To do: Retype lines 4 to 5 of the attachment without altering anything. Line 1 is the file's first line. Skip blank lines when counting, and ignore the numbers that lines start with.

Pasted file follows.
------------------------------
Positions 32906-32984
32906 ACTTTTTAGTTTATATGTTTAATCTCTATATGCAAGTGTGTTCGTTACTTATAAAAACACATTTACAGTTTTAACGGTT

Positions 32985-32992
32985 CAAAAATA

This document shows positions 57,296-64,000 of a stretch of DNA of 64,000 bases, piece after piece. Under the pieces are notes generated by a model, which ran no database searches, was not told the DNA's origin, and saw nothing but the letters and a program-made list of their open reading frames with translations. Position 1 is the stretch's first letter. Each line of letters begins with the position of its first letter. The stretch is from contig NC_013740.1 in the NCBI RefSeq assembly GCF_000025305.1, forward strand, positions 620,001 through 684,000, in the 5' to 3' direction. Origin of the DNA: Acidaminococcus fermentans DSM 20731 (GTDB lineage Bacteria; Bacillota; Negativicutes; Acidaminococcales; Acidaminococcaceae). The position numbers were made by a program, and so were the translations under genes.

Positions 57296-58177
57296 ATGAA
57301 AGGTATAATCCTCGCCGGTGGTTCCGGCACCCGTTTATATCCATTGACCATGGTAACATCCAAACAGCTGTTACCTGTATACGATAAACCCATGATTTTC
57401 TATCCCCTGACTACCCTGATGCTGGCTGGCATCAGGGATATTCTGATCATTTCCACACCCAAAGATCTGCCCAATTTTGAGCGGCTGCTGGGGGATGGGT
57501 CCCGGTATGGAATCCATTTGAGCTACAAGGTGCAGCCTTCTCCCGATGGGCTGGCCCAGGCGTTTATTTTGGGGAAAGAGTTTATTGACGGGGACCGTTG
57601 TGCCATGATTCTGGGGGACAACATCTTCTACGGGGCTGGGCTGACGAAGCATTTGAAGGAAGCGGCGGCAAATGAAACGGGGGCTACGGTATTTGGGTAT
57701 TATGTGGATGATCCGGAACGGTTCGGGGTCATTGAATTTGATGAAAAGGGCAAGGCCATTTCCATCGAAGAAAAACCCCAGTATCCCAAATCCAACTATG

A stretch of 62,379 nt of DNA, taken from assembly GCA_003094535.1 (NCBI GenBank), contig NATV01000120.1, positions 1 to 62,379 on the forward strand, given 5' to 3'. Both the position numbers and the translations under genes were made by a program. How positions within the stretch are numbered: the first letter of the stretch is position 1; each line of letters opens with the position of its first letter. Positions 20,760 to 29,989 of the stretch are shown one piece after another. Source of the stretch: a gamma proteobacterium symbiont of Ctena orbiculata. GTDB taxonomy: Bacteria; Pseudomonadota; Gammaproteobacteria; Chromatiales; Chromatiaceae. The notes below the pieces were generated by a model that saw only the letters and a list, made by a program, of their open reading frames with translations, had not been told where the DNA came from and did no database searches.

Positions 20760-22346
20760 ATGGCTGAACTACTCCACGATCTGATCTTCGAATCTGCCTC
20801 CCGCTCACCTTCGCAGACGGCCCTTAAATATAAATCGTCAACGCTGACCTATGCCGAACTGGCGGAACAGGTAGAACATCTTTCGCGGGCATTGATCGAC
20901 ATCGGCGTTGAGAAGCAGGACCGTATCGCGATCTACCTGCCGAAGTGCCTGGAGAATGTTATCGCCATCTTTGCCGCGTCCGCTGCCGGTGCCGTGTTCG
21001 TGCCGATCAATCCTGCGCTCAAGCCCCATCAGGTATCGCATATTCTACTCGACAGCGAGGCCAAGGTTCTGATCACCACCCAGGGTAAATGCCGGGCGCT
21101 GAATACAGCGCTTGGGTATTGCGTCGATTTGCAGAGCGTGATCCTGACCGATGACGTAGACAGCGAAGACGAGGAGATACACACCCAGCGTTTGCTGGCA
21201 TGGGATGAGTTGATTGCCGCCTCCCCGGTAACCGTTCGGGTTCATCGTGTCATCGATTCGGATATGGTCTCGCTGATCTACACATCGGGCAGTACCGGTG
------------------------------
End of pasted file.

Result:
32985 CAAAAATA

This document shows positions 57,296-64,000 of a stretch of DNA of 64,000 bases, piece after piece. Under the pieces are notes generated by a model, which ran no database searches, was not told the DNA's origin, and saw nothing but the letters and a program-made list of their open reading frames with translations. Position 1 is the stretch's first letter. Each line of letters begins with the position of its first letter. The stretch is from contig NC_013740.1 in the NCBI RefSeq assembly GCF_000025305.1, forward strand, positions 620,001 through 684,000, in the 5' to 3' direction. Origin of the DNA: Acidaminococcus fermentans DSM 20731 (GTDB lineage Bacteria; Bacillota; Negativicutes; Acidaminococcales; Acidaminococcaceae). The position numbers were made by a program, and so were the translations under genes.